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Aaron Rodgers to The San Francisco 49ers: What the NFL Could've Been Like

J FCorrespondent IJanuary 29, 2011

Aaron Rodgers to The San Francisco 49ers: What the NFL Could've Been Like

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    Chris Trotman/Getty Images

    Every move made in the business of the National Football League sets in motion the future of the league.

    Things certainly would be much different if even one team had decided differently on draft day.

    Trades sometimes turn lousy clubs into playoff contenders, and free agent signings can either cause distractions or fill the need of a team looking for that one piece to push them to greatness.

    Imagine if the New York Giants had gotten Philip Rivers and Eli Manning had gone to San Diego. Or if Drew Brees had stayed with the Chargers would the New Orleans Saints have ever won a Super Bowl?

    Would the Green Bay Packers be in Super Bowl XLV on February 6, 2011 if Aaron Rodgers was a San Francisco 49er? I don't think so.

    Here is what the NFL would look like today if Aaron Rodgers would have been drafted first in 2005.

The 49ers Would Have Made the Playoffs This Season

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    Ezra Shaw/Getty Images

    The 49ers needed a QB in the 2005 draft, but decided to pass on Aaron Rodgers and drafted Alex Smith out of Utah instead.

    Smith never saw success in five years with San Francisco. He never threw for more than 18 TDs or over 3,000 yards. In the 54 games he played, he threw a total of 53 interceptions.

    If Rodgers was the leader of the 49ers offense, Mike Singletary would still have a job and the 49ers would be the NFC West champions.

    Rodgers would be mentioned among names like Montana and Young instead of having to fight his way out of Brett Favre's shadow for three years.

    It would be the Aaron and Vernon Show, as the NFL's next dynamic duo would terrorize opposing defenses, with an occasional deep ball to Micheal Crabtree of course.

Brett Favre Would Have Retired a Packer

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    Jonathan Daniel/Getty Images

    Favre would've been welcomed back by the Packers front office after deciding he wanted to give it another go.

    There would have been no young QB waiting for his time to take over, so the Packers would've been forced to let the old man play while looking for a future replacement.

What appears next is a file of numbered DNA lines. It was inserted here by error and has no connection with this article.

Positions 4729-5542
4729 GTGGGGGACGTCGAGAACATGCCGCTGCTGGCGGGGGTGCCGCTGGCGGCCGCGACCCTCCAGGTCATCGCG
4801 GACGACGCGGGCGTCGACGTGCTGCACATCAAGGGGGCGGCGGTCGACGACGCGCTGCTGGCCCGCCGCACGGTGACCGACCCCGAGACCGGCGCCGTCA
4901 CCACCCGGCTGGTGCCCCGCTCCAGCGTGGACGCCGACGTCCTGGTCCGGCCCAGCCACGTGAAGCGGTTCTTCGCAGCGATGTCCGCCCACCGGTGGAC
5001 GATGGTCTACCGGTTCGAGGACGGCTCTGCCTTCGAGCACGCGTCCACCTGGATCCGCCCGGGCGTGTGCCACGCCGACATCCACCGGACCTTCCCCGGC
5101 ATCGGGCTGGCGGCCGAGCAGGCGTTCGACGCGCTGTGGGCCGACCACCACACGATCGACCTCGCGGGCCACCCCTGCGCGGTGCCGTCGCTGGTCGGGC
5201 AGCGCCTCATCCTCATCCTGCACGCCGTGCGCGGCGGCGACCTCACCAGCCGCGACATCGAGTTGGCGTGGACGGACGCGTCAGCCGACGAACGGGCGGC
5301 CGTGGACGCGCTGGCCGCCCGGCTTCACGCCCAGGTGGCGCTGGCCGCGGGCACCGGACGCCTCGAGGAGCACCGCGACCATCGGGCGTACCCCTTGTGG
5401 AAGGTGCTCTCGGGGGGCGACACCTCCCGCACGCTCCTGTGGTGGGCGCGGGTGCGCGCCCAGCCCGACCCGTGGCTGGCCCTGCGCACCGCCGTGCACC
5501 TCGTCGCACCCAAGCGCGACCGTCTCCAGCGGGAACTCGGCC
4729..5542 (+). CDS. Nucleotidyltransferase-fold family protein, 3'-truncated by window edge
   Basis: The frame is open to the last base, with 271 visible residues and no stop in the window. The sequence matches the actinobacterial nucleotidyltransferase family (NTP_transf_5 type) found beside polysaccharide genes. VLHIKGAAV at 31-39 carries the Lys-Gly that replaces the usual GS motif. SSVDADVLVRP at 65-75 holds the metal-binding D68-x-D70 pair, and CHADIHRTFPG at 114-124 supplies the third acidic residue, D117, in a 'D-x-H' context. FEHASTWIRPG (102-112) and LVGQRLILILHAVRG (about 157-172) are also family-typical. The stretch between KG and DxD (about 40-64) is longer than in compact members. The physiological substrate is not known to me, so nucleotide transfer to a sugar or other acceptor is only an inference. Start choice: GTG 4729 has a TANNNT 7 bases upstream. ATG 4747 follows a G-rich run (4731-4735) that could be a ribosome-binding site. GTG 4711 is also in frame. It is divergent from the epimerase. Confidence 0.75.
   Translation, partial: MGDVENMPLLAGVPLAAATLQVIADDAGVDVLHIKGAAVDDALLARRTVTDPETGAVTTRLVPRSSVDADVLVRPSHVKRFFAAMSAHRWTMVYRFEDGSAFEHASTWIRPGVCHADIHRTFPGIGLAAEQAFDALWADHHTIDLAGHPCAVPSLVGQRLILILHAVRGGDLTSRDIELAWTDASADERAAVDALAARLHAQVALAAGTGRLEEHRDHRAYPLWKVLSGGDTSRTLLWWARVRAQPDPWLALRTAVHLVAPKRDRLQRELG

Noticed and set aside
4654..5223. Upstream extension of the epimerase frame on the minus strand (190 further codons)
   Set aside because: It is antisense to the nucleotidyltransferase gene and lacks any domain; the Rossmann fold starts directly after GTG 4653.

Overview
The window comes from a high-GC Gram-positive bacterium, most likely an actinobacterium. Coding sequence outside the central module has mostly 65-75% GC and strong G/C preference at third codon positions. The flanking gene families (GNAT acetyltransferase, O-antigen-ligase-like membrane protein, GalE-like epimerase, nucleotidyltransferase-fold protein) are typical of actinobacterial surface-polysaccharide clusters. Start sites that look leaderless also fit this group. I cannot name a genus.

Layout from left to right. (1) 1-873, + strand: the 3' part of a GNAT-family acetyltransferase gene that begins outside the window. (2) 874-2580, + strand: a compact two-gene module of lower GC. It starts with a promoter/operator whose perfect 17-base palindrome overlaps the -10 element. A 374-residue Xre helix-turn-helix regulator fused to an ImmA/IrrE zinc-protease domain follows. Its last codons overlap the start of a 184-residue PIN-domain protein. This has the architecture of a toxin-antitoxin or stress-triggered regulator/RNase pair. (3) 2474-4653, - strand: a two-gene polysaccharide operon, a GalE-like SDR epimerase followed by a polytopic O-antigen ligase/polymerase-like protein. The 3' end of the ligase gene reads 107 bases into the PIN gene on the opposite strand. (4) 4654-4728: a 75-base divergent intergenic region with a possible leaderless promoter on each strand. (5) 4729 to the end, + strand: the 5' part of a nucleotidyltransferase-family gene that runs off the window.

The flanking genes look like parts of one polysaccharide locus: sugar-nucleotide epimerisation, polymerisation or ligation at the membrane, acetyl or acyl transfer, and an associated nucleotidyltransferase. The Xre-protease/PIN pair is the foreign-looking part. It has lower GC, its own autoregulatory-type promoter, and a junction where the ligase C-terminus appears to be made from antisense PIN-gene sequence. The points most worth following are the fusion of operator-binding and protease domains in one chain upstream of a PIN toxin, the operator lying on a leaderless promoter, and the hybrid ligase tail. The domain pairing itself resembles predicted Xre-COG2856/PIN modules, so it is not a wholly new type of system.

All the cheesheads across America would still be madly in love with the future Hall of Famer because he never would have gone to the Vikings and beaten Green Bay twice.

    No. 4 would fail to lead the Packers back to the Super Bowl, but he'd give a beautiful retirement speech between sobs and the Pack would've been left with a QB situation as ugly as the Cardinals' after Kurt Warner retired.

Seahawks As a Cinderella Would Be a Fairy Tale

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    Ezra Shaw/Getty Images

    Seattle would've never snuck into the playoffs with a sub .500 record in 2010 and upset the defending champs at home.

    The 49ers would have done the job instead and lost to the Atlanta Falcons in the Divisional round.

Rodgers Wouldn't Be As Good

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    Jonathan Daniel/Getty Images

    Notice I said as good. Rodgers still would have been a solid QB, but his time with Green Bay's coaches, especially Mike McCarthy, helped shape him into the elite quarterback he is today.

    Not to mention that backing up Brett Favre for three seasons has its benefits.

    Even if Favre didn't mentor his successor, Rodgers was sure to pick up on a lot.

The Packers Would've Drafted Josh Freeman

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    J. Meric/Getty Images

    Green Bay would've selected QB Josh Freeman in the first round of 2009 to prepare for Favre's departure.

    B.J. Raji, a.k.a "The Freezer", would be on another NFL team and possibly even Clay Matthews.

    The Packers defense would be weak, but the offense would be explosive, though not nearly as explosive as with A-Rod in the cockpit.

But Aaron Rodgers Is a Proud Packer...

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    Jonathan Daniel/Getty Images

    It's hard to say if any of these things would've happened if Aaron Rodgers would have been the first selection in 2005.

    It's easy to say that the NFL could be drastically different. It just goes to show that every pick is important and why a good front office is essential to a successful franchise.

    But the facts are that Rodgers was stolen by Green Bay, and is now proving to the world that he deserved to be picked first on that fateful day.

    Although I'm pretty sure he's happy that he's on his way to Super Bowl XLV, with a bright future.

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